History of the Jewish People and Contemporary Jewry
Subject: The Ottoman-Jewish Haskalah (Enlightenment), 1839-1908: A Transformation in the Jewish Communities of Western Anatolia, the Southern Balkans and Jerusalem
Supervisor: Prof. Yaron Ben-Naeh
Abstract: This dissertation discusses the Ottoman-Jewish Haskalah (Enlightenment), which had developed and grown in the Tanzimat period (1839-1876) and the Hamidian period (1876-1908). The study focuses on the four central urban Jewish communities in Western Anatolia, the Southern Balkans (Salonica, Istanbul, Izmir, and Edirne), and in Jerusalem, as a unique study case of an ottoman province.
The research encompasses a circle of some 30 Maskilim, which their main cultural and intellectual links, defining them as a group in this study, was to the Jewish Haskalah movement in Central and Eastern Europe, mostly in the Austro-Hungarian Empire. These Maskilim, most of whom had acquired some rabbinic education, wrote mainly in two languages: Hebrew, the Lingua Franca of Jewish Haskalah movement, and the Sephardic Ottoman vernacular – Ladino.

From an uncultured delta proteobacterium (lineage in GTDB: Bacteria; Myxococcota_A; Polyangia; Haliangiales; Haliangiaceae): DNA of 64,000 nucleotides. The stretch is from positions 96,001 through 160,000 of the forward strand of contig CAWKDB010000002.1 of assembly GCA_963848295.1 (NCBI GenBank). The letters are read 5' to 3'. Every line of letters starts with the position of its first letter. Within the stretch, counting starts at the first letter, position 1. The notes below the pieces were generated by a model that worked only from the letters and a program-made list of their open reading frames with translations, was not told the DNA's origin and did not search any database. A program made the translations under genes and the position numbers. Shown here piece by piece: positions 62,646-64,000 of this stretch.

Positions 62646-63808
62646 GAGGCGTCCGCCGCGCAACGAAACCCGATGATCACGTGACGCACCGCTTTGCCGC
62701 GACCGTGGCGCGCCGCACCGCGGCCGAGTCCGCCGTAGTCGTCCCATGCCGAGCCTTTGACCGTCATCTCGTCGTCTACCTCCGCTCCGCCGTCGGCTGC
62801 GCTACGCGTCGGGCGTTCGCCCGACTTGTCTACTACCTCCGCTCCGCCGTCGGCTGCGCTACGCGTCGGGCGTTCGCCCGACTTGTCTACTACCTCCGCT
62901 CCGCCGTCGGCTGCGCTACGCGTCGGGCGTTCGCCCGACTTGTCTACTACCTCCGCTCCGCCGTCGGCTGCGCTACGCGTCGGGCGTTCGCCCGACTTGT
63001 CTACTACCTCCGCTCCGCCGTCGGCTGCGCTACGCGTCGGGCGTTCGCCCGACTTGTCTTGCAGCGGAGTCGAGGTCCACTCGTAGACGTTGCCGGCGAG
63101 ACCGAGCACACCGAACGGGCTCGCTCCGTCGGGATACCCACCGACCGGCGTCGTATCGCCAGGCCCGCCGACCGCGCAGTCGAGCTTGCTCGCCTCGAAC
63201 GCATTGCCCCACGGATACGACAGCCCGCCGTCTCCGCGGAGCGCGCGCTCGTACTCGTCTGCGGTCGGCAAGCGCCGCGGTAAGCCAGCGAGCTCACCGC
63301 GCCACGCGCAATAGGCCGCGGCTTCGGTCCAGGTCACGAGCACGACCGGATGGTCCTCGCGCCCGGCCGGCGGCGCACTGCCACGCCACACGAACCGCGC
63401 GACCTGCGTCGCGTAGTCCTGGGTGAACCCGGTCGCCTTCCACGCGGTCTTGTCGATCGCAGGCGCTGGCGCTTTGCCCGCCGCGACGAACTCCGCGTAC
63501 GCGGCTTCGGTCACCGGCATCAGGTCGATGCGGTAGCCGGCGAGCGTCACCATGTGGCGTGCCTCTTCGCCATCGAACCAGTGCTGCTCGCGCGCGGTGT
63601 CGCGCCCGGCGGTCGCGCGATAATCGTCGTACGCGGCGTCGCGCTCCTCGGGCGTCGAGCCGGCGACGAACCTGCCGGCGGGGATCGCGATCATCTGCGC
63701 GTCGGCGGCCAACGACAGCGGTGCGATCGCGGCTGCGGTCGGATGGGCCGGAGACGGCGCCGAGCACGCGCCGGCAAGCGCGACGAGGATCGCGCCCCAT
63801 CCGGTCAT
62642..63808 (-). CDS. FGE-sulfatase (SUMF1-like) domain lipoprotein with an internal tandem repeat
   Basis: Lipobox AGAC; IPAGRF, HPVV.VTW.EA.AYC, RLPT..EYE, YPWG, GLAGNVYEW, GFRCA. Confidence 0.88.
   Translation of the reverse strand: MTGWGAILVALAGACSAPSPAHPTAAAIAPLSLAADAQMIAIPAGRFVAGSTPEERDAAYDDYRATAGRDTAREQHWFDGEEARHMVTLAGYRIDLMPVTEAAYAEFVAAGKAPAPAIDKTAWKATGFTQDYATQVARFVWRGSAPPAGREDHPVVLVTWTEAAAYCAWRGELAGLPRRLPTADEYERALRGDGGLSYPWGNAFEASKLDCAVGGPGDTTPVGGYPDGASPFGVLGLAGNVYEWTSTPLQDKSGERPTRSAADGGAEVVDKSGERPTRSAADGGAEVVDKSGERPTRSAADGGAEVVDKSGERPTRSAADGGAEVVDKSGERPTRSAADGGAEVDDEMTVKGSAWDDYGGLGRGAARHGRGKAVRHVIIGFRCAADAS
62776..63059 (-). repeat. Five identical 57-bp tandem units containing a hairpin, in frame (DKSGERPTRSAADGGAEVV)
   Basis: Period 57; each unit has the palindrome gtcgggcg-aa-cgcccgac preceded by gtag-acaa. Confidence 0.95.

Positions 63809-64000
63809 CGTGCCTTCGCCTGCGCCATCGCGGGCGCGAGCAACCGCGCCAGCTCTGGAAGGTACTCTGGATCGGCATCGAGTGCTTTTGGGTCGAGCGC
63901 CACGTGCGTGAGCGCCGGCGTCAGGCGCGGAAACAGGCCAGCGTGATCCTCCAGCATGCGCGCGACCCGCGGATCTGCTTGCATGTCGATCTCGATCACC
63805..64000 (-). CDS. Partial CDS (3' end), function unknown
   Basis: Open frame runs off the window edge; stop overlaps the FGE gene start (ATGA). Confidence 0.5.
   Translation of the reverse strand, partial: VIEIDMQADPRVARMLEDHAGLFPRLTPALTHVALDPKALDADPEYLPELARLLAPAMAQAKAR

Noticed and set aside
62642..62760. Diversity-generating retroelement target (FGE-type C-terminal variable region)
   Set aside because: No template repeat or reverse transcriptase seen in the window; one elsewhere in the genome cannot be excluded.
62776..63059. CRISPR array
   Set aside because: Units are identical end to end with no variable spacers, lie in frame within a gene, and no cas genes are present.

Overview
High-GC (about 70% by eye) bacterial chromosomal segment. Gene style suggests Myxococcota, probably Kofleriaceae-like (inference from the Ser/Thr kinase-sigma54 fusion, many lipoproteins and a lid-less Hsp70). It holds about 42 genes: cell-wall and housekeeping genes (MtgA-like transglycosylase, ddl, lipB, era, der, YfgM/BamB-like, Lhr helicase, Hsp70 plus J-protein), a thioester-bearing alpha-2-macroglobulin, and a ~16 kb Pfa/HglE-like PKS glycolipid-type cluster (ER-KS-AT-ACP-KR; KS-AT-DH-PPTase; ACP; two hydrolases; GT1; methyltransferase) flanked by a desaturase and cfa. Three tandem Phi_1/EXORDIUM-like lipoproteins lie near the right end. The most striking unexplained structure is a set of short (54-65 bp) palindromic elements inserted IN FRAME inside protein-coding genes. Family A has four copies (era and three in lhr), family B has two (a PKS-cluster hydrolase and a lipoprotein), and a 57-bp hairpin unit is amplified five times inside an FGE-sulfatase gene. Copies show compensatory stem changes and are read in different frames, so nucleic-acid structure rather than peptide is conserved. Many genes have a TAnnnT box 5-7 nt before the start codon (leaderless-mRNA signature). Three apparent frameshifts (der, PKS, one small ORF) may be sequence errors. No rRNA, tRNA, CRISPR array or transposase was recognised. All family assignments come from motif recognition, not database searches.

Tamir Karkason, “Sabbateanism and the Ma’aminim in the Writings of Abraham Elmaleh”, El Prezente: Studies in Sephardic Culture 10 (2016), pp. 123-142
---, “Sephardi Historiography: ‘Three who preceded Ben-Yehuda’ as a Test Case”, Pe’amim: Studies in Oriental Jewry 149 (2017), pp. 97-136 (Hebrew)
Yaron Ben-Naeh and Tamir Karkason, “Writings in Hebrew on Istanbul during the Last Ottoman Century and the Early Years of the Turkish Republic”, in: Christoph Hertzog and Richard Wittmann (eds.), Recovering the Voices of Late Ottoman Istanbul’s Multiethnic Residents through Self-Narratives (1830-1930): Sources and Research Paradigms, Farnham, UK: Ashgate Publishing (in press)
Rotenstreich Stipend 2015/16
Presidential Stipend 2015/16